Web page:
We had a curiosity the other night - an English red. A Bolney Pinot Noir from Sussex. Light, as you might expect, but pleasant - but you could get a great many more interesting wines at the price.

    I’ve heard good things about the possibilities of UK Pinot, though I’ve never tried one in person, so to speak. We had a glass of nice sparkling wine with lunch when we were in the UK, but never seen any sign of anything vinous from the UK coming into Ontario.

    We opened what was supposed to be a very nice bottle of Chablis with dinner and unfortunately it took us most of the bottle to figure out it was probably an off bottle (my first impression was that it was probably too cold). Second off bottle of white in as many weeks. Memo to winemakers: screw caps are your friend.

  • PigletPiglet All Saints Host, Circus Host
    Has anyone here used any of the wine tasting/rating apps to good effect?

    My sister swears by Vivino, and won't buy anything that's rated less than about 3.8.

    I've downloaded it, but I can't afford to be as fussy as she is.
  • FirenzeFirenze Shipmate, Host Emeritus
    Just yanking this up from the depths to remark that not only did we have a Pouilly Fuisse and a Pouligny Montrachet on Christmas Day but a Romanée-Conti and a 1970 Port. Courtesy of a friend who has a very good cellar.
  • mousethiefmousethief Deckhand, Styx
    @josephine is a Madeira imbiber, and I did some research and discovered there are 4 main grapes that Madeira is made out of, and they tend to be bottled separately not as blends. So for Christmas I bought her a bottle of each so she can comparison taste. So far we've tried the sercial, the driest and simplest of the four, but although she liked it, I did not. 2 more unfamiliar varietals to go (we both know what the malmsey tastes like).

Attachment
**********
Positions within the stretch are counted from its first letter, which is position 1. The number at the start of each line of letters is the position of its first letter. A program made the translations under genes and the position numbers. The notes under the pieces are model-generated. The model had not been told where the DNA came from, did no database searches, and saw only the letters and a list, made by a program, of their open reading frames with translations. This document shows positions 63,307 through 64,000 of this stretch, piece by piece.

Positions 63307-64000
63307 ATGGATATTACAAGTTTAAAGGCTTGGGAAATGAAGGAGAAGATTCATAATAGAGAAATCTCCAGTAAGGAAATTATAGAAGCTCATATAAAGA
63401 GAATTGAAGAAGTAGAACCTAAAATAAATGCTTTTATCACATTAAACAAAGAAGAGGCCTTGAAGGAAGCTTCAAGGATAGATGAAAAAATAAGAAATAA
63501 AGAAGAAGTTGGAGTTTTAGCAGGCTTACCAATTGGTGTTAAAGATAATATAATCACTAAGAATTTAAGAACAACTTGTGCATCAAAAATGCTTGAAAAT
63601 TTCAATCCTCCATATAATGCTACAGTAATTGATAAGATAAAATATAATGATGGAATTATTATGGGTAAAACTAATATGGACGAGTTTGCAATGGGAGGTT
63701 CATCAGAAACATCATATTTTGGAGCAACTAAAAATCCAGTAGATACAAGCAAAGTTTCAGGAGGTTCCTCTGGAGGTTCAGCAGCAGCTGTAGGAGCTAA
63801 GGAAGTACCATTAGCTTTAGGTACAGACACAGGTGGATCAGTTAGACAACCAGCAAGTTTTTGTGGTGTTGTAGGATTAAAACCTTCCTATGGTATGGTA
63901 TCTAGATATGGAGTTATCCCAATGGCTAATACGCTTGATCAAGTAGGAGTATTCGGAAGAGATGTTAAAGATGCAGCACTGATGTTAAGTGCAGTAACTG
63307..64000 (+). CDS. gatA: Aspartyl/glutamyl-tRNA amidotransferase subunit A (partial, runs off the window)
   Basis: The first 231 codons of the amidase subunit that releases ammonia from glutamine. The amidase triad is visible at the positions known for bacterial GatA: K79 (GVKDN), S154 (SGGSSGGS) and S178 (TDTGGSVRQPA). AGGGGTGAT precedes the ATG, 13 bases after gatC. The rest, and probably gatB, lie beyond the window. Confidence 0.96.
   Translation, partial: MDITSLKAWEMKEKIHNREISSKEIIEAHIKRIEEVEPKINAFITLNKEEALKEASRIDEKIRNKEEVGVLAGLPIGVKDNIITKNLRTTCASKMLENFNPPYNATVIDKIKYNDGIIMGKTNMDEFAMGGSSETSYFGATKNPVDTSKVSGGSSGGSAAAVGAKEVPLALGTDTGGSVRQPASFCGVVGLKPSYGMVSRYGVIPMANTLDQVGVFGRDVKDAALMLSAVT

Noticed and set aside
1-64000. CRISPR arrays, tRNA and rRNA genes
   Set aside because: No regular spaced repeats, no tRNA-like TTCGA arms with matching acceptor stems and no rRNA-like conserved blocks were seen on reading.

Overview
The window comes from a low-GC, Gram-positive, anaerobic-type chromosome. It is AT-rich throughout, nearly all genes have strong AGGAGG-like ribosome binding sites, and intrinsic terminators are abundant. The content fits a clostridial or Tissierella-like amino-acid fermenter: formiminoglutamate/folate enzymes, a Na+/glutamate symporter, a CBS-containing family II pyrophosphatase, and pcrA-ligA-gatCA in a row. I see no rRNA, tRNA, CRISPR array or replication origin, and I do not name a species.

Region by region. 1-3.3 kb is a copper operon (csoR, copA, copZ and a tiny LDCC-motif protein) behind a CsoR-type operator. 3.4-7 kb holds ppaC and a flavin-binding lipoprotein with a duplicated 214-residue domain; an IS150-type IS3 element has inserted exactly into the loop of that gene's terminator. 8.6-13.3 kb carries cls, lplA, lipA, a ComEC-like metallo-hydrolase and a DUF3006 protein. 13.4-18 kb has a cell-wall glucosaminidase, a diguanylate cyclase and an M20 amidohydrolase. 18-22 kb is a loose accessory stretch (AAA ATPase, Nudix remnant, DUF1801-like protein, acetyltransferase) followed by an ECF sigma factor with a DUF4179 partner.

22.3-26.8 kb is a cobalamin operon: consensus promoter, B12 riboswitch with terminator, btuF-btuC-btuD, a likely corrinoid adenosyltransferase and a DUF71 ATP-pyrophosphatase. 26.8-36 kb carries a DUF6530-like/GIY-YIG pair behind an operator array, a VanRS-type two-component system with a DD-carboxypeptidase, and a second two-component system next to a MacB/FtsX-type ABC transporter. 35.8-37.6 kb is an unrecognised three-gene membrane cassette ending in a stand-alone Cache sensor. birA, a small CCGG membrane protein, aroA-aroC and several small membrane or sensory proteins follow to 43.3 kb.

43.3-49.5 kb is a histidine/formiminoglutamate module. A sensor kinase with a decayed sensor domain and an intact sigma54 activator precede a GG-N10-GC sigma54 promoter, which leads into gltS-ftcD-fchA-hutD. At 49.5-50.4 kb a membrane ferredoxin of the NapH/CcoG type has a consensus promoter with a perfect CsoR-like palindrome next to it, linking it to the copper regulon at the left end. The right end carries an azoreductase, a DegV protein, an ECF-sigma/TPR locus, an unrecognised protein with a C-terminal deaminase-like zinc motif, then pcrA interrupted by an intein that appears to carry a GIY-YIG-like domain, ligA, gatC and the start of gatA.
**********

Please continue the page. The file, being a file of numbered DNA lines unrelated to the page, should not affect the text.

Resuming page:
• @mousethief that sounds like fun. Good Madeira is hard to find here and I can’t remember any time when all four kinds were actually readily purchasable here at the same time.

    Our wine situation for Christmas so far has unfortunately lived down to 2020 expectations. We were hoping to have a nice older red that someone gave me last year with Christmas Eve, but unfortunately “older” turned out to be “way too old” and we had to substitute - we were doing a southern French beef dish so went with a Rhone-style blend from Michel Gassier that fortunately I had sitting in my basement.

    A perfectly pleasant Alsace white with Christmas dinner but not worth the $30+ I paid for it in a moment of enthusiasm last summer.

    Then finally for Boxing Day a normally very good Alentejo from southern Portugal that seemed more than a little tired. Opening another bottle of the very same wine confirmed that the first bottle was indeed off.

    I remain hopeful that tonight’s wine (white dry Douro) will break this run of bad luck.

  • TheOrganistTheOrganist Shipmate
    edited December 2020
    I still have a few bottles of a very fine 1959 Haut Medoc, Chateau Coufran, that a Godfather provided as a belated birth and baptism gift. We had one with our main course on Christmas Day - delicious!
  • By way of suggestion, I'd like to know what people are eating with the wines that they mention.

    @Marsupial, I've occasionally found an interesting madeira at Cooper St or Summerhill, but you know how hit-and-miss availability can be.
  • FirenzeFirenze Shipmate, Host Emeritus
    Food? There was food? The first two I mentioned were part of an online mini-tasting, so unless you count pistachios. The Romanée-Conti went with roast goose, and for the Port we were back with the nuts, supplemented by cheese.
  • The '59 Medic went with duck - some still having a little to go with their cheese.
  • The reds were both with the Beef Daube I made on Christmas Eve - it takes a while to make, as I was reminded as the dinner hour became later and later, but it makes a good six servings which is three dinners for us. The white was with roast chicken on Christmas Day.

    Portuguese white last night was very likeable though a bit lighter than I expected and probably not the ideal accompaniment for our cream sauce pasta.
  • Bumping to resuscitate the thread. I'm 2/3 of the way through my Dry January. I'm happy to hear about others' January wines, for February reference.
  • Nothing dry about our January. Had a hangover only yesterday.
  • Bumping to resuscitate the thread. I'm 2/3 of the way through my Dry January. I'm happy to hear about others' January wines, for February reference.